Thomas Roberts was an Irish landscape artist, who was born about 1749 and died in 1778.
Born into a family of artists in County Waterford, he was the eldest son of architect John Roberts. Roberts, the son, would become a student of the Cork painter John Butts and landscape painter George Mullins. He was present at the Dublin Society's School in 1763 and went on to exhibit at the Society of Artists from 1766 to 1777. That year he left Ireland for Lisbon where he died the following year. After Roberts' death, his younger brother, Sautelle Roberts, adopted his first name, thus becoming Thomas Sautelle Roberts.The younger Roberts, an architect, finished some of his elder brother's paintings and became a successful artist in the early 19th century. Among Thomas Roberts' patrons were William FitzGerald, 2nd Duke of Leinster and Richard Wingfield, 3rd Viscount Powerscourt.
County Waterford is a county in Ireland. It is in the province of Munster and is part of the South-East Region. It is named after the city of Waterford. Waterford City and County Council is the local authority for the county. The population of the county at large, including the city, was 116,176 according to the 2016 census. The county is based on the historic Gaelic territory of the Déise, anglicised 'Decies' or 'Dessia'. There is an Irish-speaking area, Gaeltacht na nDéise, in the south-west of the county.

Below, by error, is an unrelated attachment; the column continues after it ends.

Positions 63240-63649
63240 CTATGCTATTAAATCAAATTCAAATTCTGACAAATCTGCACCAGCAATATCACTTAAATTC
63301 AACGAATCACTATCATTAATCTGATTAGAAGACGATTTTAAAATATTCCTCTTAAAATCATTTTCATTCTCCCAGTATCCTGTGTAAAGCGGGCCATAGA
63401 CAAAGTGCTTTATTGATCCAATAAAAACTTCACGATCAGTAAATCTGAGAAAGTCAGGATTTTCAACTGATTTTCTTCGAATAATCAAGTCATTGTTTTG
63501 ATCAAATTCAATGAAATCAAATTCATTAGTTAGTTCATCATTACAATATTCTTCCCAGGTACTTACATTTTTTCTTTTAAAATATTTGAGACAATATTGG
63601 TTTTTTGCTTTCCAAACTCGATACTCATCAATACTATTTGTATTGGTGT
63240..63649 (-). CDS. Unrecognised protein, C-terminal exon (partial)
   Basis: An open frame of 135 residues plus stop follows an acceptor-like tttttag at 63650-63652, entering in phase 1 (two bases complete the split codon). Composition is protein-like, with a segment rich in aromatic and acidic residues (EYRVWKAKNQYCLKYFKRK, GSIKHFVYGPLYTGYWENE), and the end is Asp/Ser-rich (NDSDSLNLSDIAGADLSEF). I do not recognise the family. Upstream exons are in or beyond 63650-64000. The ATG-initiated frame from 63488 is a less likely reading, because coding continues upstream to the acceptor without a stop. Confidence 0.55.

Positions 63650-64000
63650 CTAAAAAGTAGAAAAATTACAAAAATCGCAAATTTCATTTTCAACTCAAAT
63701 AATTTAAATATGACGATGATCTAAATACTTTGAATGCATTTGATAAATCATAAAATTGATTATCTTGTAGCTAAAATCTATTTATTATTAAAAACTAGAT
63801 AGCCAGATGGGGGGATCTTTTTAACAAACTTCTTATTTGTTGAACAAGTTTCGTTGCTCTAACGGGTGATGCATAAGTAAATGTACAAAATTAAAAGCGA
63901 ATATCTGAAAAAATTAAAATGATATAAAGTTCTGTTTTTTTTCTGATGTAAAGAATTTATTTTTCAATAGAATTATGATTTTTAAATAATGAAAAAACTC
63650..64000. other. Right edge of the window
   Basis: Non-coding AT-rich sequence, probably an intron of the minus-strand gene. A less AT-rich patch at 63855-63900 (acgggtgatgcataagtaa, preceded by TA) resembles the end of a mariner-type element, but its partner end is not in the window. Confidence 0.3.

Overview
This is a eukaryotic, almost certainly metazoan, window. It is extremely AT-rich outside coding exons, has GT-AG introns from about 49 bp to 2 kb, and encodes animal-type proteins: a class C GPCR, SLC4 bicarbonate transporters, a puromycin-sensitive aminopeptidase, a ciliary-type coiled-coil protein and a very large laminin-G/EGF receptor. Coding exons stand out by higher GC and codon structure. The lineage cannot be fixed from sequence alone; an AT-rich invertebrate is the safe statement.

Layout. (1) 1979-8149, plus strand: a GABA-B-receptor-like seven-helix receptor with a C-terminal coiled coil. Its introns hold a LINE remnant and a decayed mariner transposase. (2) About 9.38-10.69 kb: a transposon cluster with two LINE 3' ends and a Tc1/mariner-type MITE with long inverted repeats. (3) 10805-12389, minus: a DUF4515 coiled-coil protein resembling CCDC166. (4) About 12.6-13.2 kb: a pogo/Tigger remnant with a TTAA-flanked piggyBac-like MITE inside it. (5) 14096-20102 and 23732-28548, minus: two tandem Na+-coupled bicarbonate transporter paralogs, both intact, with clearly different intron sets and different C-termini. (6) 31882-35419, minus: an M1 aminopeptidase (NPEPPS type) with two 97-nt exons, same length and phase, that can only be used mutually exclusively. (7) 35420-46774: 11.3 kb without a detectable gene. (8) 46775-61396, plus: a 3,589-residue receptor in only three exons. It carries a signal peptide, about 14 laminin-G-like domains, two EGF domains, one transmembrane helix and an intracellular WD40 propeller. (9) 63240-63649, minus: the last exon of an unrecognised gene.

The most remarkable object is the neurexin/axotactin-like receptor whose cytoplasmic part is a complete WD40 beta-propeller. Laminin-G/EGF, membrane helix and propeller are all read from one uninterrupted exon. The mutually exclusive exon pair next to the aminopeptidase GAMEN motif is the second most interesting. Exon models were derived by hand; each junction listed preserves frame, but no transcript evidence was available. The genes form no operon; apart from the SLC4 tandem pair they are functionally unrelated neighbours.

Cork is a city in south-west Ireland, in the province of Munster, which had a population of 125,657 in 2016.
George Mullins was an Irish landscape painter.
County Dublin is one of the thirty-two traditional counties of Ireland. Prior to 1994 it was also an administrative county covering the whole county outside of Dublin City Council. In 1994, as part of a reorganisation of local government within Dublin the boundaries of Dublin City were redrawn, Dublin County Council was abolished and three new administrative county councils were established: Dún Laoghaire–Rathdown, Fingal and South Dublin.
The National Gallery of Ireland houses the national collection of Irish and European art. It is located in the centre of Dublin with one entrance on Merrion Square, beside Leinster House, and another on Clare Street. It was founded in 1854 and opened its doors ten years later. The Gallery has an extensive, representative collection of Irish paintings and is also notable for its Italian Baroque and Dutch masters painting. The current director is Sean Rainbird.
Joseph Mallord William Turner, known as J. M. W. Turner and contemporarily as William Turner, was an English Romantic painter, printmaker and watercolourist. He is known for his expressive colourisations, imaginative landscapes and turbulent, often violent marine paintings.
George Inness was a prominent American landscape painter.
Thomas Sully was an American portrait painter. Born in Great Britain, he lived most of his life in Philadelphia, Pennsylvania. He painted in the style of Thomas Lawrence. His subjects included national political leaders, such as presidents Thomas Jefferson and John Quincy Adams, and General Marquis de Lafayette, and many leading musicians and composers.
Francis Wheatley RA was an English portrait and landscape painter.